I had a mug of hot coffee cool too rapidly for my liking the other day, which made me wonder what was the greater contributor to heat loss for a typical open-top ceramic mug: the open top, the walls, or the base?

The open top allows the coffee to radiate to the room, free convection with the ambient air, and heat loss through evaporation.

The side walls have conduction to the mug walls, free convection between the air and the mug, radiation, and the thermal capacitance of the mug itself (assuming room temperature when filled).

The bottom is similar to the sides, but a thin ring is in direct contact with the table and there is a pocket of trapped air between most of the bottom and the table.

Per unit area (which should normalize the contribution of the various cmponents) where is more heat lost?

I can't determine where convective heat transfer will be greater. The air in the top of the mug is relatively stagnant, but evaporating steam might stir things up. The mug wall temperature will be lower than the coffee because of the temperature drop across the mug wall.


1 Answer 1


I'm sure it depends on the mug and the temperature of the coffee, but most of the time I bet that evaporative cooling from the top is the dominant source of heat loss. That's just based on experience--like it stays hot much longer when you cover the top, and much shorter when you blow on the top. I also think that it cools at a similar rate in my ceramic mug versus my well-insulated thermal mug when I don't cover either.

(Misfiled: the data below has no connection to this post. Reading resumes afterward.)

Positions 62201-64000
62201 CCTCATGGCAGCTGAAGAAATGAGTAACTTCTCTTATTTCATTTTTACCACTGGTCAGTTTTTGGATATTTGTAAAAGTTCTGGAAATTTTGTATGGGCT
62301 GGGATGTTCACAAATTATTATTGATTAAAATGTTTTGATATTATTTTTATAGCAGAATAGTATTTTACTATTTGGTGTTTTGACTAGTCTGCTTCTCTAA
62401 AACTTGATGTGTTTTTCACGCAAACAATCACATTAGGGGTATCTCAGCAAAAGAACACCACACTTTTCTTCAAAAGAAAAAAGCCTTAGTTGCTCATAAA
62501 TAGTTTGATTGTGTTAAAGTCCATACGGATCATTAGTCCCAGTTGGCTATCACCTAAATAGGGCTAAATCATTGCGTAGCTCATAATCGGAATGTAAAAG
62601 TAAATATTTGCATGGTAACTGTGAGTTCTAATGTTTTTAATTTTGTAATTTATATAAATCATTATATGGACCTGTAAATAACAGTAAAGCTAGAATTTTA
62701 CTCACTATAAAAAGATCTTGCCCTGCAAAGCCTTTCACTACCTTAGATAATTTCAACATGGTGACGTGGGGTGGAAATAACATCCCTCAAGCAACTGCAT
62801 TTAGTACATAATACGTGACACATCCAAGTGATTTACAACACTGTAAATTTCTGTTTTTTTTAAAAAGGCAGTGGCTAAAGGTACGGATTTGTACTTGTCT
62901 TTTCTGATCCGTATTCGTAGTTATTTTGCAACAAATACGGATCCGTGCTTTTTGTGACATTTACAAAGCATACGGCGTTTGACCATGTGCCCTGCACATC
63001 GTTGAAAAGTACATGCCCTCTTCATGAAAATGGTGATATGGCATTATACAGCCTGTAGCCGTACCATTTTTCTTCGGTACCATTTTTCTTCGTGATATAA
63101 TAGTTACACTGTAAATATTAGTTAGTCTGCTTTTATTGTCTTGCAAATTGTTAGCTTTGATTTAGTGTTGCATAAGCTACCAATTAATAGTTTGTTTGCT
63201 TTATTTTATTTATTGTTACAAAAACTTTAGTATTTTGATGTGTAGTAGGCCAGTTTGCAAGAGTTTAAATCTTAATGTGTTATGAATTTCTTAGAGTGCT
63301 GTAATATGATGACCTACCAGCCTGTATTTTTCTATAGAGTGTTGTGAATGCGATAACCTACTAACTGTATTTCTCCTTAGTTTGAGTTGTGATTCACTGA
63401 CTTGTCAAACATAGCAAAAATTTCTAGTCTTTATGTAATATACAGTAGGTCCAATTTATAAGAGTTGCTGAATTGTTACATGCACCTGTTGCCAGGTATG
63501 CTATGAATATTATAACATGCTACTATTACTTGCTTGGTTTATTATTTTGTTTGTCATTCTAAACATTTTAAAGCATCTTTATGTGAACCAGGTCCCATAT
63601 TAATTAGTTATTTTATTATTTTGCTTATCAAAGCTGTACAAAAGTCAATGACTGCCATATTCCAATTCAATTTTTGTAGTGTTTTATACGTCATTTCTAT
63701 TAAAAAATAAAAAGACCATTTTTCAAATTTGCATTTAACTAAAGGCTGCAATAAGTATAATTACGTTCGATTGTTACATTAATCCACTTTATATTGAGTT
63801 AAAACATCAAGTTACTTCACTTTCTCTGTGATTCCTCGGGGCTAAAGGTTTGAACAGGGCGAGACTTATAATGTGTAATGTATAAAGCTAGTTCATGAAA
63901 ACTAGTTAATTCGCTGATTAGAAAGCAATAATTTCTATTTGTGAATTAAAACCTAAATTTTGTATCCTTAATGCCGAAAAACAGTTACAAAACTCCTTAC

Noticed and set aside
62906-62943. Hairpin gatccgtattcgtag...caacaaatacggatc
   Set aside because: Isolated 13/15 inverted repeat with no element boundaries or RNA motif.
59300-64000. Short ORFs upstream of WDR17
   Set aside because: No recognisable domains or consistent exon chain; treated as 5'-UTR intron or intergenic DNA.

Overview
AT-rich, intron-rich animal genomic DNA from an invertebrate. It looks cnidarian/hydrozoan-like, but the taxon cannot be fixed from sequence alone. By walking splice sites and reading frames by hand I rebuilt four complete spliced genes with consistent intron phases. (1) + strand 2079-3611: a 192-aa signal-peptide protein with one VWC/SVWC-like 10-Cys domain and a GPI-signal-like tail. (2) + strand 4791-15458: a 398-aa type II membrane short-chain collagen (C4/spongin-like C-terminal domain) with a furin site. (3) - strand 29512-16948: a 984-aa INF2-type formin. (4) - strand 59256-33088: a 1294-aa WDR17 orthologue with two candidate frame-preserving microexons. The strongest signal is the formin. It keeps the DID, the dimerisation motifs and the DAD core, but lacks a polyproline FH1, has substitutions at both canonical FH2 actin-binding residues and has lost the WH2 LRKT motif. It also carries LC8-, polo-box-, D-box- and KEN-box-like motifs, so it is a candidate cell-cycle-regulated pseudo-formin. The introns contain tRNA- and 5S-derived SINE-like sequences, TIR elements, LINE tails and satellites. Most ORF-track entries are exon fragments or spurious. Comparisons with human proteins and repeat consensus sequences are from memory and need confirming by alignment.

My experience suggests that the heat capacity of the ceramic mug itself is much smaller than the liquid inside, so that the warming-the-mug cooling makes little difference. That's something that could be easily calculated though.


Your Answer

By clicking “Post Your Answer”, you agree to our terms of service, privacy policy and cookie policy

Not the answer you're looking for? Browse other questions tagged or ask your own question.